Review by Michael Jacobson
Dustin Hoffman, Susan George
Director: Sam Peckinpah
Audio: DTS HD Mono
Video: Anamorphic Widescreen 1.78:1
Features: See Review
Length: 117 Minutes
Release Date: March 25, 2003
will not allow violence against this house!!”
Dogs is a
bleak masterpiece of pessimism and the ugly side of human nature, and also one
of the most misunderstood films in American history. It has been called everything from a fascist work of art to a
celebration of the caveman mentality, but in truth, it is a rather personal
extension of its director, whose main outlet for expressing his hatred of
violence was to show it for what it really is.
director is, of course, Sam Peckinpah, who at one time in his career, seemed the
heir to the mantle of John Ford. Like
Ford, Peckinpah earned a reputation in Westerns, but unlike him, Peckinpah used
the genre to explore and identify the less appealing natures of men.
His movie The Wild Bunch was a critical and popular success, while
at the same time, one of the first mainstream American films to rid movie
violence of its sterility. Peckinpah
wanted his audiences to realize that bullets spilled blood and caused pain…and
sometimes, it takes quite a few of them to bring about death.
1971 he made Straw Dogs, which was probably the most natural extension of
his views on violence as a human sickness, but not everyone was ready to take
his vision in stride. Frequently
condemned and criticized by some while embraced by others for the wrong reason,
Peckinpah had created with his film both a singular masterpiece and the picture
that would cast a shadow over the rest of his career, sapping a lot of his
energy into defending and explaining himself to those who saw no method in his
a film about machismo, with men and women being reduced to their most vile
perceptions. There are the
“real” men, who sit around, drink beer, start fights, and commit rapes, and
then there are those like David Sumner (Hoffman), whose pacifist ideals seem
more a masking of cowardice than anything else.
The key woman is his wife Amy (George), who first appears sans bra in
full leering view of the town and the movie audience.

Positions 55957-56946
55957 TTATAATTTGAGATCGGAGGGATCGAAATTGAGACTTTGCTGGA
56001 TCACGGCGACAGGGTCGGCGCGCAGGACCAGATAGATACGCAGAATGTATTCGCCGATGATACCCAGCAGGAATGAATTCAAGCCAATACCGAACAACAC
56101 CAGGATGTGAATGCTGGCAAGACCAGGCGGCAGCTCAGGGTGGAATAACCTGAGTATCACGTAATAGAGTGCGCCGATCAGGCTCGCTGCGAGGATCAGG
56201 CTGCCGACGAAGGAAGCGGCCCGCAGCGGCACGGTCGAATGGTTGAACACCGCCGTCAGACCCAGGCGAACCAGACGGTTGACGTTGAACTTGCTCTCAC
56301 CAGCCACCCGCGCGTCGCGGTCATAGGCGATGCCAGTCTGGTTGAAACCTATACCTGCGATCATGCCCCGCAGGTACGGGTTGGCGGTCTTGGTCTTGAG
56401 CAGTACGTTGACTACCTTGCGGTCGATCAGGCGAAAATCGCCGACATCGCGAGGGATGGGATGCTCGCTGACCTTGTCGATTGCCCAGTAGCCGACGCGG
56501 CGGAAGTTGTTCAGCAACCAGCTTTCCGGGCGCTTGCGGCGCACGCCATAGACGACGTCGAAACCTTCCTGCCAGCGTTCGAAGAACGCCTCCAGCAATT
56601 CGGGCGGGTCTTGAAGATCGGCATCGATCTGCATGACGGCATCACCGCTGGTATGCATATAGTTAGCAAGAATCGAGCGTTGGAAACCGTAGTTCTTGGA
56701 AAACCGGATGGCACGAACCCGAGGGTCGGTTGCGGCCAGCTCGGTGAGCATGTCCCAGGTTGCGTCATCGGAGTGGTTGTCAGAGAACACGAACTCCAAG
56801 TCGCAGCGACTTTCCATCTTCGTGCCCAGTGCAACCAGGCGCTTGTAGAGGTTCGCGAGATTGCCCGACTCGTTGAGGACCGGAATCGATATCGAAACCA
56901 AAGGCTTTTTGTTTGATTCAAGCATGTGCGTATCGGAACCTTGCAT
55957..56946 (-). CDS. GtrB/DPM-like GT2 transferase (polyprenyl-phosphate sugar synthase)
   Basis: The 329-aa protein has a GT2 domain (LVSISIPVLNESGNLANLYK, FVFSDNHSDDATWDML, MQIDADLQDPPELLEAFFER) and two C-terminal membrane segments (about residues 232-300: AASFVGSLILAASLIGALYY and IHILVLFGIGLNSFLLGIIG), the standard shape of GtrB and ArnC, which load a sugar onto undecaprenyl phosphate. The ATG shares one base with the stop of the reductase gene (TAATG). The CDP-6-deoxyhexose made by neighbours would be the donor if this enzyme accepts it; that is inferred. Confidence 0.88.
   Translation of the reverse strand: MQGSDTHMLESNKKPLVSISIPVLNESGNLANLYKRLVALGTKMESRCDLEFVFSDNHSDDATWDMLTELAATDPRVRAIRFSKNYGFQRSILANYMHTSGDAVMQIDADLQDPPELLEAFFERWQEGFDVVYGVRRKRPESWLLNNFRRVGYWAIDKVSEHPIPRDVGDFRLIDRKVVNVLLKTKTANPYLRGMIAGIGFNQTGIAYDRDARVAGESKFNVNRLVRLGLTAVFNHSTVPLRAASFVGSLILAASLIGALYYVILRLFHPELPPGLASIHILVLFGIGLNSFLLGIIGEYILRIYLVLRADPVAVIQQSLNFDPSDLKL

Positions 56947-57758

is an American mathematician who is living with his wife in a Cornish village in
England while working under a grant. Their
marriage seems problematic from the start.
Even displays of affection are frequently interrupted by David’s
attention to a heater, or winding the alarm clock, or whatever.
of the local men, including one who used to be Amy’s lover, are employed by
David to build a garage for their house. When
she complains of their stares (which she sometimes seems to defiantly invite),
she blames not the men, but David’s inability to swing a hammer himself.
culminates in the film’s first shocking and controversial scene…while the
“boys” invite David to go hunting but leave him stranded on the moor
haplessly firing at passing birds, Amy gets raped by her old lover, but only
seems to partly resist while welcoming it in other ways as an obvious contrast
to David’s lack of passion. But
when a second worker becomes involved and it turns to sodomy, the film is set to
begin its downward spiral into bloodshed and mayhem.
in Peckinpah’s film, the rape is not a plot point. We expect Amy to tell David about the experience and thus
bring about the movie’s conclusion. But
she doesn’t. The climax erupts
when the town’s local simpleton accidentally kills the daughter of a notorious
ruffian, and end’s up in David’s care while an angry mob storms his house in
order to retrieve him.
so, the non-violent David takes a bizarre stand to protect his house and becomes
the thing he seems to hate most. Ironically,
he doesn’t hate it because it’s not a part of him, but because, as the film
would argue, it IS, and a natural state inherent in all men.
where do most audiences go wrong in their assessment of the picture?
Possibly because convention would lead to accepting David as the
hero…yet when he makes his stand and the horrific violence erupts for real, it